The full article is here.

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Kristeva Circle 2014

gonepublic: philosophy, politics, & public life

Kristeva Circle 2014

Julia Kristeva skyped in to the Kristeva Circle meeting at Vanderbilt this past Sunday to give a brief talk and take questions for over an hour. For a Skype session, it was amazingly intimate and personal, a great way to end an amazing meeting organized by Kelly Oliver and Rebecca Tuvel. I had the pleasure of being part of a panel on Saturday on Concepts of Women, Visions of Feminism. I talked about Kristeva’s recent article published in the Journal of the American Psychoanalytic Association.

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Feminist Political Philosophy in the SEP

gonepublic: philosophy, politics, & public life

My newly revised entry on feminist political philosophy has just been published in the Stanford Encyclopedia of Philosophy.  This version has more on the history of feminism and a new taxonomy that expands on difference feminisms, diversity and postcolonial feminism (though it could still use much more on the latter), and a much expanded section on what I am calling performative feminism. Many thanks to Mary G. Dietz, Ann Garry, Bonnie Honig, Eva Kittay, Carole Pateman, R. Claire Snyder-Hall, Shay Welch, and Ewa Ziarek for their suggestions for this revision.

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March “Dayton Days” at the Kettering Foundation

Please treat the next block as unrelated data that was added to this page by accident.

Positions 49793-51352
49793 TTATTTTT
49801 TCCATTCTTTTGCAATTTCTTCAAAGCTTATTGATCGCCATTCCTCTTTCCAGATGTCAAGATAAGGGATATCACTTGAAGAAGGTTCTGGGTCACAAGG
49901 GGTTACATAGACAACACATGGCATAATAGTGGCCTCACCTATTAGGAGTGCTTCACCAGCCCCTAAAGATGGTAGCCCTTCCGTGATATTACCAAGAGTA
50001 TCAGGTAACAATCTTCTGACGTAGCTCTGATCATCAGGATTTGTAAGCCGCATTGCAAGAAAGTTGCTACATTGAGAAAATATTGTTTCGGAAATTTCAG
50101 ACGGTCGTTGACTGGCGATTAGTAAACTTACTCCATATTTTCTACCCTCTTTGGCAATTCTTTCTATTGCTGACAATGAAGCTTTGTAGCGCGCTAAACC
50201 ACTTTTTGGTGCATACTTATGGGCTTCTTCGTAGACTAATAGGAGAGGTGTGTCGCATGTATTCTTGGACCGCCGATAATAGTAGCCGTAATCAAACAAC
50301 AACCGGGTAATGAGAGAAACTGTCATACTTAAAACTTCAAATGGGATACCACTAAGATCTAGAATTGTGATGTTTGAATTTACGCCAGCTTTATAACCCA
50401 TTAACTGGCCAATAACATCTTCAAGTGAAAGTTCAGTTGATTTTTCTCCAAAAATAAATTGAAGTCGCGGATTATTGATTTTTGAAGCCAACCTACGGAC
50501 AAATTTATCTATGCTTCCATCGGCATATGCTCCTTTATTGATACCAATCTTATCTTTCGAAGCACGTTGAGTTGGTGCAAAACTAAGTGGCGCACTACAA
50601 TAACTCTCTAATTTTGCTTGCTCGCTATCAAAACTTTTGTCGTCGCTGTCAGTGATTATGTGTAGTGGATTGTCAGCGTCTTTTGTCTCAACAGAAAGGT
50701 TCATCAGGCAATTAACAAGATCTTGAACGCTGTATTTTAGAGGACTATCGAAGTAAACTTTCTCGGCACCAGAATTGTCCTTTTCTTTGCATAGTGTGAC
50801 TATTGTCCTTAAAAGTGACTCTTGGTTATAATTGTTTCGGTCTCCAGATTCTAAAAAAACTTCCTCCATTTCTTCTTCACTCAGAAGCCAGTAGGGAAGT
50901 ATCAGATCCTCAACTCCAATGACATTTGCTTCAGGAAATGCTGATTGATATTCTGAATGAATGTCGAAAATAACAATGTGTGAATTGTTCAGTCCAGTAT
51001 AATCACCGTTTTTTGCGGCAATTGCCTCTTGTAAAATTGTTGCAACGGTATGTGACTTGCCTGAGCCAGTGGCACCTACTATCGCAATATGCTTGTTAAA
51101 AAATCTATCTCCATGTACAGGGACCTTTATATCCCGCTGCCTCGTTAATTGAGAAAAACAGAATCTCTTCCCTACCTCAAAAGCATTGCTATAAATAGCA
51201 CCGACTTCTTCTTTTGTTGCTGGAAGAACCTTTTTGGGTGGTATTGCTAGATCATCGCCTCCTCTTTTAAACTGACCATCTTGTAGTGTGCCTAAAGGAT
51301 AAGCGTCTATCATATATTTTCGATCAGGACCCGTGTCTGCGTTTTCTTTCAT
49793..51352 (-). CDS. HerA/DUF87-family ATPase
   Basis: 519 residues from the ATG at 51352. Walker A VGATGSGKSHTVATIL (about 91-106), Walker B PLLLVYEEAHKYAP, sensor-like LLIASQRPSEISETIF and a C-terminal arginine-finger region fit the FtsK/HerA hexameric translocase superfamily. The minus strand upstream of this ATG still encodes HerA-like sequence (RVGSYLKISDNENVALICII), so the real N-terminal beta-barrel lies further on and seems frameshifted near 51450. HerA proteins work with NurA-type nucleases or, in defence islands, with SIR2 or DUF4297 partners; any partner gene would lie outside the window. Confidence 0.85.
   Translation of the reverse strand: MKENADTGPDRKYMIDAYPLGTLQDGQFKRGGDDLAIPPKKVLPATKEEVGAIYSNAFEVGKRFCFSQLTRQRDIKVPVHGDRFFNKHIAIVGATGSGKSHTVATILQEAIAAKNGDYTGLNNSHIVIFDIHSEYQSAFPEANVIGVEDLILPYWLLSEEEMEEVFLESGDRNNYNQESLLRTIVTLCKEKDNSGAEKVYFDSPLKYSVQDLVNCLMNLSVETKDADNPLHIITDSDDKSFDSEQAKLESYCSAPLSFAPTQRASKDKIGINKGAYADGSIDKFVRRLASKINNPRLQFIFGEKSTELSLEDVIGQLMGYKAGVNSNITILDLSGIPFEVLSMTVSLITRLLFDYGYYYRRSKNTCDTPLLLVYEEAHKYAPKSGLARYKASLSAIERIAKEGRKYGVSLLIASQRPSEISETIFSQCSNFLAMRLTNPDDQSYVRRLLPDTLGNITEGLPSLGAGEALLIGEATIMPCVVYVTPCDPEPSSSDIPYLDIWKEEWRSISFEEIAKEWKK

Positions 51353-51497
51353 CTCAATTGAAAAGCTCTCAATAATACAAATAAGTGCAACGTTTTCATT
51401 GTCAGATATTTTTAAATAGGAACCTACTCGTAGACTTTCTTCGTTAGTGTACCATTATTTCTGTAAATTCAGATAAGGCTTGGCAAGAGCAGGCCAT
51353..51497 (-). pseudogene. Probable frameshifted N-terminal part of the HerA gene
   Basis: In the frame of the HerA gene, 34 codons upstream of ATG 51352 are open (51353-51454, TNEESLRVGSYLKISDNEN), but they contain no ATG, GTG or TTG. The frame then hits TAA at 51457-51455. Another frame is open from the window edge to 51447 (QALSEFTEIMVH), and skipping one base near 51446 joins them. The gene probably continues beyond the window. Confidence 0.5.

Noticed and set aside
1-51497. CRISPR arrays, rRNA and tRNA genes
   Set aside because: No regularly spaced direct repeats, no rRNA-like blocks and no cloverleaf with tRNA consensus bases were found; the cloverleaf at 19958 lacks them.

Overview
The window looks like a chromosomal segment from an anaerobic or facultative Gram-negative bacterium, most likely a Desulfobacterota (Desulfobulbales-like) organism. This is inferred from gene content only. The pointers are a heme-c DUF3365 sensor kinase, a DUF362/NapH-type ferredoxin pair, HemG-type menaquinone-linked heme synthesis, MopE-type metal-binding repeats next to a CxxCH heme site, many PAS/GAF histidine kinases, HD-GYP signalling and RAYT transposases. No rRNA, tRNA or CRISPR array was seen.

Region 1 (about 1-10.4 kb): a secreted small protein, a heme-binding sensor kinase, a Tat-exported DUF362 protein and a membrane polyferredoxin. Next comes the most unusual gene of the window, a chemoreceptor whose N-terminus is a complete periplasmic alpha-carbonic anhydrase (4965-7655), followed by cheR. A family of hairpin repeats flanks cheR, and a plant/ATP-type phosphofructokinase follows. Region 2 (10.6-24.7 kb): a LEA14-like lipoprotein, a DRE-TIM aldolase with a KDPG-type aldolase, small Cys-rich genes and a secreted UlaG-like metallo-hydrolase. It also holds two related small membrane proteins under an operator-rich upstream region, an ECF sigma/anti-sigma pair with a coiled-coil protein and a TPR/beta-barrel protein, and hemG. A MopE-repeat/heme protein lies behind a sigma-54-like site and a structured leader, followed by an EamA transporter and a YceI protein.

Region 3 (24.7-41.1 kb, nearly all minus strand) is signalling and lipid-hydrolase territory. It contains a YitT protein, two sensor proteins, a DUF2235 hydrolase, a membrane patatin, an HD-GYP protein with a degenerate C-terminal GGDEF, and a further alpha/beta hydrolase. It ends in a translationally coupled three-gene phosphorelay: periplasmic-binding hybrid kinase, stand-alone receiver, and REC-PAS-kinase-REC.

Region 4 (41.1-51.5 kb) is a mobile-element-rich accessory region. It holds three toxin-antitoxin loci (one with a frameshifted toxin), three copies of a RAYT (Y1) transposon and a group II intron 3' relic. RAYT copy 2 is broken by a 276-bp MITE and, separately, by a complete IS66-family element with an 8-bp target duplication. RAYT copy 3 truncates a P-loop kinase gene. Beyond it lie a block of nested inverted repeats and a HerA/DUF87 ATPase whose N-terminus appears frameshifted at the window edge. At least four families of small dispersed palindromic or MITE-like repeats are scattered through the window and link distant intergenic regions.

Tomorrow I’m heading to Dayton, Ohio, to take part in its monthly research meeting and talk about one of my latest papers-in-progress, “Neoliberalism, the Street, and the Forum.” (This if for a chapter of a book under review with Routledge edited by Albena Azmanova and Mihaela Mihai titled Reclaiming Democracy.) The issue is this: in a neoliberal age that eschews political choice in favor of the TINA (there is no alternative) logic of the market (no matter that this logic is seriously flawed), how can the public sphere respond?  I argue that the often seemingly dueling elements of the public sphere — social movements and deliberative forums — have a complementary relationship and together can counter neoliberalism’s anti-politics.  Social movements help us think what we are doing.  This is an Arendtian way of putting something Arendt never herself wanted to think: that social movements have a crucial role in the political, that is the political public sphere of deciding what kind of people and communities we want to become.